Computing Power Dynamics

Rebel without a cause

Do you like to indulge in drugs and booze ? Surely only boring losers would abstain from the exciting social life facilitated by binge drinking, cocaine parties and ecstasy-enhanced all-night raves. Maybe you like to gamble or play first-person shooters online with your virtual friends and imaginary foes. And what self-respecting young adult would not watch hardcore horror movies and gory action thrillers? You might even enjoy rapid-fire techno music and gangster rap. Could you conceive of a better way to unleash your inner demons than a visit to the nearest laser shooting range or a whole weekend of unadulterated paint-balling? It's hard to deny the growing popularity of these pursuits.

Any discussion of their potential long-term psychological or, indeed, neurological side effects would open another can of worms. Gamers are adamant that their favourite vice has no adverse psychological effects and endlessy recycle the theories of industry-friendly experts. However, many participants still feel they are somehow rebelling against someone or something. At the back of their mind are images of puritanical clerics, admonishing them not to sin against God, their grandparents telling them to turn down that awful noise or some populist politician promising a crackdown on drunken and disorderly behaviour. By conjuring up these effigies of a bygone establishment (against which to rebel), today's hedonists can always cite former opponents of cultural progress such as Mary Whitehouse (mainly concerned with pornography) or the occasional conservative columnist decrying our youth's obsession with these unworthy pursuits.

Oddly these apparently subversive acts of rebellion are a multi-billion business. Booze, gambling and gaming millionaires have friends in very high places. Indeed the UK government not only deregulated gambling, but went as far as granting video game businesses special tax breaks and reaping huge windfall revenue from the licensing of premium adult services on 3G mobile. Advertising for these hedonistic goods is ubiquitous in all media from billboards to the sides of buses, TV ads and, of course, the Internet. Saturday morning shoppers are greeted by sales teams promoting Sky-TV contracts, paint-balling fun sessions and the latest and greatest shoot-em-up games, all with the full blessing of the shopping centre management. Such endless promotion is often punctuated with ads for financial services. A growing number of public places resonate to the deafening blast of loud fast-beat muzak, supposedly to entertain and enliven customers. The entertainment business promotes even technically illegal drugs by glamorising narcotised pop stars and providing venues for mind-numbing sounds, which frankly can only be enjoyed under the influence of MDMA (ecstasy). Away from the remotest rural backwaters, it is practically impossible to avoid advertising for these pursuits. Today abstaining from all such indulgences sets you apart from the rest of the crowd, especially if you're under 40.

In my misspent teenage years I briefly identified with the so-called punk scene, yet another expression of youth culture reflecting the anxieties of the age of consumerism, industrial decline and economic uncertainty but skilfully exploited by big business. I could see plenty wrong with the world around me. Screaming at the top of my voice "God Save the Queen and the Fascist Regime" seemed an apt act of rebellion against the hypocrisy of teachers who would allow little discussion in class or against class mates more interested in football and cars than overthrowing the capitalist establishment. Of course, most Punk music was absolute drivel, barely listenable and anyone paying attention could easily learn how wealthy media executives manipulated the masses, not just to boost their bottom line, but to channel all dissent through safe outlets. All was revealed in the 1979 exposé movie "The Great Rock and Roll Swindle" on the Sex Pistols' short-lived stardom.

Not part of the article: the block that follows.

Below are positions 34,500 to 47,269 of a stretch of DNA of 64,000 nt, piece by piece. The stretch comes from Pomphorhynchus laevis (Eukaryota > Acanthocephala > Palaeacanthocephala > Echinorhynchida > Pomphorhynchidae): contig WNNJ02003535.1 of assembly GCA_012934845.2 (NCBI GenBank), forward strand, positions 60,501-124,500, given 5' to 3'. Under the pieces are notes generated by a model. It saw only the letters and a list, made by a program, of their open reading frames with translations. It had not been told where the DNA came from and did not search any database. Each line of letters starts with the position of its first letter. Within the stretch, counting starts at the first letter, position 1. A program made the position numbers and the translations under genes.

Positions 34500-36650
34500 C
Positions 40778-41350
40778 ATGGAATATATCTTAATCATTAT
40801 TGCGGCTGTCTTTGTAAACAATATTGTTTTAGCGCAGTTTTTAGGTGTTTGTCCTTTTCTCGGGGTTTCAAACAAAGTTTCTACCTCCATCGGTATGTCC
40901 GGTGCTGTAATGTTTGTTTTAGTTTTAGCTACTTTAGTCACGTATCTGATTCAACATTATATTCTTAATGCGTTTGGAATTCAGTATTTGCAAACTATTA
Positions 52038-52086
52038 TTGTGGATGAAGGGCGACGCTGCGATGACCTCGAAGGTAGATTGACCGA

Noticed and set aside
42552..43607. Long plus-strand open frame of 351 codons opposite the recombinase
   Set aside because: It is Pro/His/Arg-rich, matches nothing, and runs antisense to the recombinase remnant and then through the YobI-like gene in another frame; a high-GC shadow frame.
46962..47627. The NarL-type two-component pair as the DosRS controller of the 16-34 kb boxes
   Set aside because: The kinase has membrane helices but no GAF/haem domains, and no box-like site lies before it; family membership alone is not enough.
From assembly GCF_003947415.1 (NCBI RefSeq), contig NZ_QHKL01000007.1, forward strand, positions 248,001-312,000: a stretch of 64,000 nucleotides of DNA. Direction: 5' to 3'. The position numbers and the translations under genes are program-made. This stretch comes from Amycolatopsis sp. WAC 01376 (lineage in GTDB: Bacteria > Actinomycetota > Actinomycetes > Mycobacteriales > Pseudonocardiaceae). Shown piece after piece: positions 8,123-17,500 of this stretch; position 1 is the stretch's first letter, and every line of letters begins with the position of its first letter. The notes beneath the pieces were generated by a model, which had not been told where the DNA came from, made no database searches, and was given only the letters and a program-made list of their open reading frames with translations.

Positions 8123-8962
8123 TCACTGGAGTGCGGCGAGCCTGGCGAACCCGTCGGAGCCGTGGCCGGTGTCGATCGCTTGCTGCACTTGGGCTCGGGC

My father worked for the military-industrial complex and despite all the grandiose talk about freedom and democracy, life seemed pretty monotonous with little room for manoeuvre. One just had to fit in and go with the flow, although compared to the current era a wider of selection of hobbies and special interests were acceptable. If you wanted to collect snails or build rudimentary radio transmitters from electronic kits rather than play football or hang out with the cool kids, that was just fine. In reality the mid 1970s saw, comparatively speaking, the greatest level social equality and general prosperity that had ever existed in Britain and in the pre-PC era there seemed to be much more heated political debate. Revolutionary trotskyists and devout catholics with very traditional views on family and marriage could somehow coexist in peace or antinuclear campaigns as I discovered during my CND days. With no Internet, only very primitive video games and a limited choice of terrestrial TV stations, rebellious teenagers were attracted more to outdoor activities, clubs and protest groups. Yet gangland crime was mainly confined to a few inner city areas, pubs would close at 10:30 and few young adults could afford to frequent nightclubs on a regalar basis. To put things in perspective it was not until the late 1970s that basic video game consoles and video recorders became affordable. If you wanted to unleash your dark side back then, you might consider joining a gang or the army, but most kids just played with Action Men, slingshots and plastic guns, nothing even approaching the hyper-realism of today's games, but at least providing great haptic feedback, i.e. contact with the real physical world. If you chewed the head off your Action Man, you had a headless male doll and could not simply restart the game and parents were back then much less inclined to surrender to infantile pestering for a replacement toy. Your only option was to paintakingly repair it. As detailed by Canadian authors, Joseph Heath and Andrew Potter in their 2004 book the Rebel Sell, the advertising business has simply co-opted all deviant strands of contemporary counter-culture. even if the ideologies, associated rightly or wrongly with past regimes or revolutionary movements, have been re-marketed as mere brands that may appeal to non-conformist individuals seeking to set themselves apart from dominant cultural brands. MacBooks tend to appeal to more creative nonconformist types precisely because they are not a regular laptops preloaded with Microsoft Windows and associated with boring conformist office workers. While digital revolutionaries would run a free and open source Linux distribution, many of us would hardly bat an eyelid at the sight of a jeans clad advertising executive whose top of the range MacBook Pro not only sported an illuminated Apple logo but also a CND peace symbol and a Che Guevara sticker. It would also not surprise us if the very same advertising executive were discussing a comarketing venture between a leading gay bar chain and paintballing events company. It is all just a game.